Is your notebook computer dragging you down? Chipmaker Intel is betting heavily that consumers will embrace the company’s so-called “Ultrabook” platform: very thin, very light notebook computers that offer the portability of netbooks without the hefty dive in performance. However, unlike mainstream performance notebooks, Intel promises Ultrabooks won’t cost much, with prices routinely falling under $1,000.
Intel is so confident in the Ultrabook platforms that its betting Ultrabooks will account for 40 percent of consumer notebook sales by the end of next year—that’s up from, well, zero percent right now, so some industry watchers think that’s a bit pie-in-the-sky. As the first Ultrabooks begin to hit the streets, what exactly is an Ultrabook, and is Intel’s vision of Ultrabooks everywhere a little too optimistic?
What is an Ultrabook?
The definition of an “Ultrabook” is slightly hazy: After all, Intel isn’t making these computers, it’s just providing some of the key technology that will enable OEM computer makers — like Asus, Acer, Samsung, Toshiba, and others, initially — to design and build their own. Ultrabooks offered by different PC makers will have different features and capabilities, making Ultrabooks more of a general notebook category like netbooks or ultraportables.
Basic Requirements: Intel has some specs in mind. Ultrabooks should feature designs no more than 21mm (0.83 inches) thick, run on an Intel Core low-voltage processor, offer at least five hours of battery life, and implement Intel “Rapid Start” technology—basically, flash memory embedded on the notebook motherboard to let the computers boot up and wake from hibernation faster than their traditional counterparts. Ultrabooks will also have hardware support for security and anti-theft technologies, including two-factor, hardware-based authentication (although manufacturers will have discretion about implementing those features). Ideally, Intel wants Ultrabooks to cost under $1,000; the company believes that’s the sweet spot for “no-compromise” notebook pricing.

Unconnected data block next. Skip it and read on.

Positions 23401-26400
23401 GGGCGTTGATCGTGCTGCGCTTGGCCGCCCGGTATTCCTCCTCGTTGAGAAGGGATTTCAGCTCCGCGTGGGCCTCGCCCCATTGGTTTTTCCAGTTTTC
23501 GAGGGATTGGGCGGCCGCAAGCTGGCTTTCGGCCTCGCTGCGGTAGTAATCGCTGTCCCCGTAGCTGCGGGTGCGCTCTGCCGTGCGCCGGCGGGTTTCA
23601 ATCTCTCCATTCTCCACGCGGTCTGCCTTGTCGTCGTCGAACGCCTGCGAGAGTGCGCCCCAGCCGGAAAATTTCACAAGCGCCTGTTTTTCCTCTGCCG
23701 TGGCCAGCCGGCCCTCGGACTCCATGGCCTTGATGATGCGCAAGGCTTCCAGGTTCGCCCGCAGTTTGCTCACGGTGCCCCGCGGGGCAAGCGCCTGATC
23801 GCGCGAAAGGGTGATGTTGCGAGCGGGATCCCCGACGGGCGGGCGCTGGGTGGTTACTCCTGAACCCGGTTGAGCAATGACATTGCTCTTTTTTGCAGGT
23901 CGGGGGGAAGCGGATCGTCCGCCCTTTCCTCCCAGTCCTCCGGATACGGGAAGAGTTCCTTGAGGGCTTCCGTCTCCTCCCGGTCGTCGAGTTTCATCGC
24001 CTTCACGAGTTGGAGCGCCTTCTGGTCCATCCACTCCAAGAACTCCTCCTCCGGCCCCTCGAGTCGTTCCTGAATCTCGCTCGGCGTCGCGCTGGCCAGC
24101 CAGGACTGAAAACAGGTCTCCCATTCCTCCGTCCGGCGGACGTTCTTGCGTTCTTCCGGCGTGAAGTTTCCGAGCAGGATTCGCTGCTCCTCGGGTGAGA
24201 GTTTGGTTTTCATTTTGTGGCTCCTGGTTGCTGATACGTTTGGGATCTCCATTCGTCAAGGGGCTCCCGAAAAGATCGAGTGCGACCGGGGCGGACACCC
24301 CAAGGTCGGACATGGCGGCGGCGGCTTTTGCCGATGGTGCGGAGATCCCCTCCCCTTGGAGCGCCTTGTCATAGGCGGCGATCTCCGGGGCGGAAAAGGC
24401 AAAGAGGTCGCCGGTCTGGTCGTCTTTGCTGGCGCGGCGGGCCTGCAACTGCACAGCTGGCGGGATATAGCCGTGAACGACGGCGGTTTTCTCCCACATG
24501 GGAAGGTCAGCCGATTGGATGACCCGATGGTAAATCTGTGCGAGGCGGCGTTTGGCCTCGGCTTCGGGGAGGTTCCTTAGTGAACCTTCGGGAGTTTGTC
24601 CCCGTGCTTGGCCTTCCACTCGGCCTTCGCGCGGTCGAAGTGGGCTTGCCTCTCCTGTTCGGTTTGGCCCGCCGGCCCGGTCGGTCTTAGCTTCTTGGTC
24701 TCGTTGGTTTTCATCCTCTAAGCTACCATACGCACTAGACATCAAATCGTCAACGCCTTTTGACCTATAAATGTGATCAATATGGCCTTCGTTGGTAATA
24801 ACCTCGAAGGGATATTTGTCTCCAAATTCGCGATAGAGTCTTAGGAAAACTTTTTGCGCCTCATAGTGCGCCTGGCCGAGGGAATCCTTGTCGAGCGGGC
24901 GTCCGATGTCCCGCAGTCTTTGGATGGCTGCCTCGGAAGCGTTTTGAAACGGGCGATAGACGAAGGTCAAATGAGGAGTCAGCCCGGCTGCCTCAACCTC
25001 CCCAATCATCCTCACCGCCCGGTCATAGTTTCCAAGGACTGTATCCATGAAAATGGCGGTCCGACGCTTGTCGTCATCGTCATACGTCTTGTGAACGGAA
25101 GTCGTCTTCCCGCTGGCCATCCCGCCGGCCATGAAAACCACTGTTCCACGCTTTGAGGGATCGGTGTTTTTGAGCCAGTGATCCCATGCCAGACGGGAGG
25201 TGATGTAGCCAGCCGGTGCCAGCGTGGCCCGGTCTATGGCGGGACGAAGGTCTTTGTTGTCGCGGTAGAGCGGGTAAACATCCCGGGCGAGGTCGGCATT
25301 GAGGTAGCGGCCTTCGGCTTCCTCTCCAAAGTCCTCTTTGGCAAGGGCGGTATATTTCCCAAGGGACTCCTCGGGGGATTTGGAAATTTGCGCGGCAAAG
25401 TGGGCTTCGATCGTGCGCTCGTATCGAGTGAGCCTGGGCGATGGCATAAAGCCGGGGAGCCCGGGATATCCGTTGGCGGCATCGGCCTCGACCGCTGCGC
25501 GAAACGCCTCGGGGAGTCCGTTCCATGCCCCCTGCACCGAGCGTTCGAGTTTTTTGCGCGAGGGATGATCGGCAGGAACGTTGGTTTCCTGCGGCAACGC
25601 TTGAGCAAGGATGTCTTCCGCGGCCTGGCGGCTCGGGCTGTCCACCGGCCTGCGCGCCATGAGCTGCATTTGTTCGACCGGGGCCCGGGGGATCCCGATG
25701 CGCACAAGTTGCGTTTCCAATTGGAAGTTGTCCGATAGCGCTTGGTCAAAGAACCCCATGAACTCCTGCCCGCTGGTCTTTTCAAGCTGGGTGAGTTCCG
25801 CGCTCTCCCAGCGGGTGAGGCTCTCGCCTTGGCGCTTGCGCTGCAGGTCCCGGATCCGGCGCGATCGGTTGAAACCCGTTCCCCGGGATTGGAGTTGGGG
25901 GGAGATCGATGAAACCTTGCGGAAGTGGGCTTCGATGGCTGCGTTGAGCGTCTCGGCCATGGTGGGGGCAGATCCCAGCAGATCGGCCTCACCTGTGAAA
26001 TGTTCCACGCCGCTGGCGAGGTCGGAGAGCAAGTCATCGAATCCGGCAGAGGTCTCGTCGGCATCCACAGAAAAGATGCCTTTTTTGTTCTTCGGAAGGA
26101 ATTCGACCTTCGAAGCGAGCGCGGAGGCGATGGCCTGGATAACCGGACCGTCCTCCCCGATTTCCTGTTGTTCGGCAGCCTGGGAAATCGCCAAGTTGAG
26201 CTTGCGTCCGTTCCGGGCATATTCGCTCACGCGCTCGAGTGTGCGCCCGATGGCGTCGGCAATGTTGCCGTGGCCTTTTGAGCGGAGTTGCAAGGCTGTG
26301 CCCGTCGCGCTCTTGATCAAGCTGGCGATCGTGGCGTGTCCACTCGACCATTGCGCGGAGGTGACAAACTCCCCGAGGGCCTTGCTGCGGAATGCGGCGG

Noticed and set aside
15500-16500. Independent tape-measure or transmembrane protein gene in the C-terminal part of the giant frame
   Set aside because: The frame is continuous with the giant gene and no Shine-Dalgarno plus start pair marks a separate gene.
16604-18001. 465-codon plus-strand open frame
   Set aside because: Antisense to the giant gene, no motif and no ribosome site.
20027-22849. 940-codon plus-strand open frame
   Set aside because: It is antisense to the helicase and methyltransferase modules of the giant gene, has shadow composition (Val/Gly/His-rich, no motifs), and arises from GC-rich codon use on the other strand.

That’s about it: Intel hasn’t laid out any requirements for display size or type (full HD? touch screens?), peripherals and I/O (USB 3.0? Thunderbolt?), storage (SSDs? Traditional hard drives? Both?), media support (SD cards?), expansion, or optical drives (but at 21mm thickness or less…don’t bet on them). Connectivity is also omitted, although it’s a good bet any Ultrabook will offer 802.11n Wi-Fi and Bluetooth at least as an option. Given Ultrabooks’ physical constraints, Intel is telling people to expect they shouldn’t expect to be able to remove and replace the notebooks’ batteries, which may be a distinct downside for long-haul travelers.